So the film that was the main talking point of this years’ Oscars – for the small fact that it was the real winner of Best Picture – was finally released in the UK. Moonlight is a cinematic version of Tarell Alvin McCraney’s play In Moonlight Black Boys Look Blue, and follows the childhood, adolescence and adulthood of Chiron, a gay black man, as he grows up in a rough neighbourhood in Miami and comes to terms with his sexuality. Along with Best Picture, Moonlight also won Oscars for Best Adapted Screenplay and Supporting Actor (Mahershala Ali). Due to the worldwide hype surrounding the film I was very interested in seeing it and I can certainly see why it deserved to win Best Picture!
Split into 3 parts we are shown Chiron growing up as Little (Alex Hibbert), Chiron (Ashton Sanders) and Black (Trevante Rhodes) – the three key stages of his life. All three actors are brilliant in their roles, each stage involves different aspects and hardships but there are key likenesses and traits amongst the three so it is clear we are following the same person growing up. Alex Hibbert is adorable as Little, the first and youngest stage of Chiron’s life. He struggles to fit in and make friends and actively stays away from home and his drug addicted mother. One day he is picked up by Juan (Mahershala Ali) who, along with his girlfriend Teresa (Janelle Monáe – recently seen in Hidden Figures) become sort of adopted parents. They show Little love and kindness and become a place to which he can turn when needed.
The second part follows adolescent Chiron, who is still an outcast at school with the exception of one friend Kevin (Jharrel Jerome). It’s in this stage of his life that Chiron starts to figure out his sexuality and we see him bullied badly for it – even though he has never acted on it. His home life is no better, his mum is now so dependant on drugs that she takes money off her son to feed her habit. Luckily Teresa is still a big part of his life and probably the only good thing in it. Unfortunately after a horrific beating at school, Chiron has had enough and attacks back landing him in juvenile prison.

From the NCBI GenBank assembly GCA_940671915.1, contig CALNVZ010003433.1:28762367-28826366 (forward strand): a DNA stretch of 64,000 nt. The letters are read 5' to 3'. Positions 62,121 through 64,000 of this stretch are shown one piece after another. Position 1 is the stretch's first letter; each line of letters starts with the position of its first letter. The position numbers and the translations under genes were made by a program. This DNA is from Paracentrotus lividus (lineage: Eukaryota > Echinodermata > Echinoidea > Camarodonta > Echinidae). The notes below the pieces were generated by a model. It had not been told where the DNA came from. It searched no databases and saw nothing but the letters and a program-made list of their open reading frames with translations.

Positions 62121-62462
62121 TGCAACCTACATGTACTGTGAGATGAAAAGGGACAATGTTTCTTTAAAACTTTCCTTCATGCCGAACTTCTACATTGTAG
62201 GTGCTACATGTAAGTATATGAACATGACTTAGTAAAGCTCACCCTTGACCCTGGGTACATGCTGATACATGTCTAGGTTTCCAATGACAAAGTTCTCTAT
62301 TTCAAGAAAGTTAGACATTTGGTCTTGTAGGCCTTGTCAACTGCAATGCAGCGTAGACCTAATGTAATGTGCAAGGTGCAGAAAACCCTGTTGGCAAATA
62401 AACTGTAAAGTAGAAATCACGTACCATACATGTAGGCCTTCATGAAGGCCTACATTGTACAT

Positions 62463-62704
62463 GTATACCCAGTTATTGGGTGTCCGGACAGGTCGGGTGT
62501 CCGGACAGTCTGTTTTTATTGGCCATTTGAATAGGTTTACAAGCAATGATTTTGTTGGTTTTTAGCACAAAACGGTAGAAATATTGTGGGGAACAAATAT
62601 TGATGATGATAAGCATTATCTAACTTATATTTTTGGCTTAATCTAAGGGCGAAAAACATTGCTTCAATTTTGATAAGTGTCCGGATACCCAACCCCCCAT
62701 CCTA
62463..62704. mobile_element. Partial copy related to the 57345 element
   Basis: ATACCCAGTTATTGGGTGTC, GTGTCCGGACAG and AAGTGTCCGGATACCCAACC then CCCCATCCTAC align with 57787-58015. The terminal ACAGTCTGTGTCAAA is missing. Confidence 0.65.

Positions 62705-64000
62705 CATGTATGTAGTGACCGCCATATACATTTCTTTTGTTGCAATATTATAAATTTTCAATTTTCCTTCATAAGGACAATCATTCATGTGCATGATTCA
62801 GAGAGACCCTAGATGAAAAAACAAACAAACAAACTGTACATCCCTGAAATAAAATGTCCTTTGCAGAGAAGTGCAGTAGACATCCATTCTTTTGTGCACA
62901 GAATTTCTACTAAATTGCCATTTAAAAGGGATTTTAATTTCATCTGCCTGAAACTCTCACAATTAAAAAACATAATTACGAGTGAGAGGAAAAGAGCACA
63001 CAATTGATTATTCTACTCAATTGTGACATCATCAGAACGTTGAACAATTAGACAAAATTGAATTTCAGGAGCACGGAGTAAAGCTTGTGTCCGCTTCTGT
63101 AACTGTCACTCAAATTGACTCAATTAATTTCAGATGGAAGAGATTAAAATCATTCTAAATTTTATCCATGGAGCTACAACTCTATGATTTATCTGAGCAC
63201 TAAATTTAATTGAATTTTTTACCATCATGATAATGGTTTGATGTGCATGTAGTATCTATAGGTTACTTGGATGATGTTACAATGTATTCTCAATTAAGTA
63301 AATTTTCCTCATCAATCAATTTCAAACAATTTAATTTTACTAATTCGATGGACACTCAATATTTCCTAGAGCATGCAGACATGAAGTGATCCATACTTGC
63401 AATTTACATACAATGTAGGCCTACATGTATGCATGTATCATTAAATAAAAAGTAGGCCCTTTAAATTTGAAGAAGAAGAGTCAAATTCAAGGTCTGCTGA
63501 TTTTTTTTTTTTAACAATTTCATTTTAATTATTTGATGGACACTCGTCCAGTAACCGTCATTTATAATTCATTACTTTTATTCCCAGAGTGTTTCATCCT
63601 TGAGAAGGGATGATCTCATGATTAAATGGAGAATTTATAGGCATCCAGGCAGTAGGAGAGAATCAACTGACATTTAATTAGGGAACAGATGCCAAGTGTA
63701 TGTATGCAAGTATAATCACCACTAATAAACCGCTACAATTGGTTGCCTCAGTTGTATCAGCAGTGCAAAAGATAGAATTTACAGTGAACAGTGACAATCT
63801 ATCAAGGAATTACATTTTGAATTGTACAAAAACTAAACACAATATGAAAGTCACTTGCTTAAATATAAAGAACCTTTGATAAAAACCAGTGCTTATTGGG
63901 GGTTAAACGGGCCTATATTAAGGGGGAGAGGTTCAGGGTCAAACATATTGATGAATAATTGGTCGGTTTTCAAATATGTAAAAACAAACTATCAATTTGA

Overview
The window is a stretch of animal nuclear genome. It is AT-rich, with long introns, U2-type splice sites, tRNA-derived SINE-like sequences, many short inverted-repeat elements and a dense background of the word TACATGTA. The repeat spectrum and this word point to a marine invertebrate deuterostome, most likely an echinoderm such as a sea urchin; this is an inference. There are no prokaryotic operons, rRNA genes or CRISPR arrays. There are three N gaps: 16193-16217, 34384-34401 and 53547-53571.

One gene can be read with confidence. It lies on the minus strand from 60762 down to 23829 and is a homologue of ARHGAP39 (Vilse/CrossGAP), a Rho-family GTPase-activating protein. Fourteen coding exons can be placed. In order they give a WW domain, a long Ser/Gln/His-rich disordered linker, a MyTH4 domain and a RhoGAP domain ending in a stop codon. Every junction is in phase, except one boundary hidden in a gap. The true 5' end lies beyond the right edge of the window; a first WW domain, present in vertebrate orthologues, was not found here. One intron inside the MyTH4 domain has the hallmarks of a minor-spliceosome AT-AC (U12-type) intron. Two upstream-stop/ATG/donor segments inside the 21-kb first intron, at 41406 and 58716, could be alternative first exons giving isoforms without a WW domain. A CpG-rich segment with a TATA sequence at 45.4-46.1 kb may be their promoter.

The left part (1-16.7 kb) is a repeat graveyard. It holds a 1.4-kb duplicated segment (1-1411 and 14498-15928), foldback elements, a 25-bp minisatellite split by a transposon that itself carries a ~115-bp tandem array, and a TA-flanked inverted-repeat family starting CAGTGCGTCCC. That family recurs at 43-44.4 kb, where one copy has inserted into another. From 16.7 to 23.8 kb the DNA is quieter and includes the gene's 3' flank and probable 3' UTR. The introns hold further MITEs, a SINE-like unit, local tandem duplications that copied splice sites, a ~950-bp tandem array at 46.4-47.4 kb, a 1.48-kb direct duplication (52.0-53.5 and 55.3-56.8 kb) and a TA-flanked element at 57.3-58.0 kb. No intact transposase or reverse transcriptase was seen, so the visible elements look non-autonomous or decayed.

This leads us to part three, and Black, Chiron’s new nickname and persona. Who we see here is a very different person, where before there was a thin and innocent lad, post-prison Black is muscular, wears grills and gold chains and sells drugs for a living. Ultimately he is hiding his sexuality and because of that he keeps himself separate and alone. His mum is now in rehab and there is a very emotional scene between the two as she acknowledges the pain and hurt she caused him and begs for forgiveness.
Cinematically, Moonlight is fantastic. The camera movements are constant and real so it feels like we are in the story with them. One scene in particular that stands out is when Juan is teaching Little how to swim and the camera is moving with the waves of the sea. There are also moments where the sound is taken out so we are left with just the raw emotions on the characters faces. It’s because of the way the film is made more than anything else that put it as the winner of Best Picture. It’s edgy and unique and a far cry from typical Hollywood films.
The stand out of the film for me though was Naomie Harris who played Chiron’s mum Paula. Oscar nominated for Supporting Actress, Naomie gives an exceptional performance throughout. Having only seen her in prim and proper roles (aka Moneypenny in Spectre), this is a character far removed from that. Paula is a troubled woman who’s addiction clearly spirals out of control. The wildness and desperation is clearly seen in her eyes and Naomie is unrecognisable. She is by far the best in this film, and hopefully it will lead her to lots more gritty roles.
Overall, Moonlight is a very good film and well deserved of its big win. However, the actual story line doesn’t lead to anything. The film was promoted as being about the struggles of being a gay black man, but in reality his sexuality is barely touched upon! The other side of his life, with his mum, is also only loosely touched so really the film just shows a lonely boy growing up with not much detail into his life! It’s still very interesting and brilliantly acted and definitely a must-see, purely for the cinematography if anything else!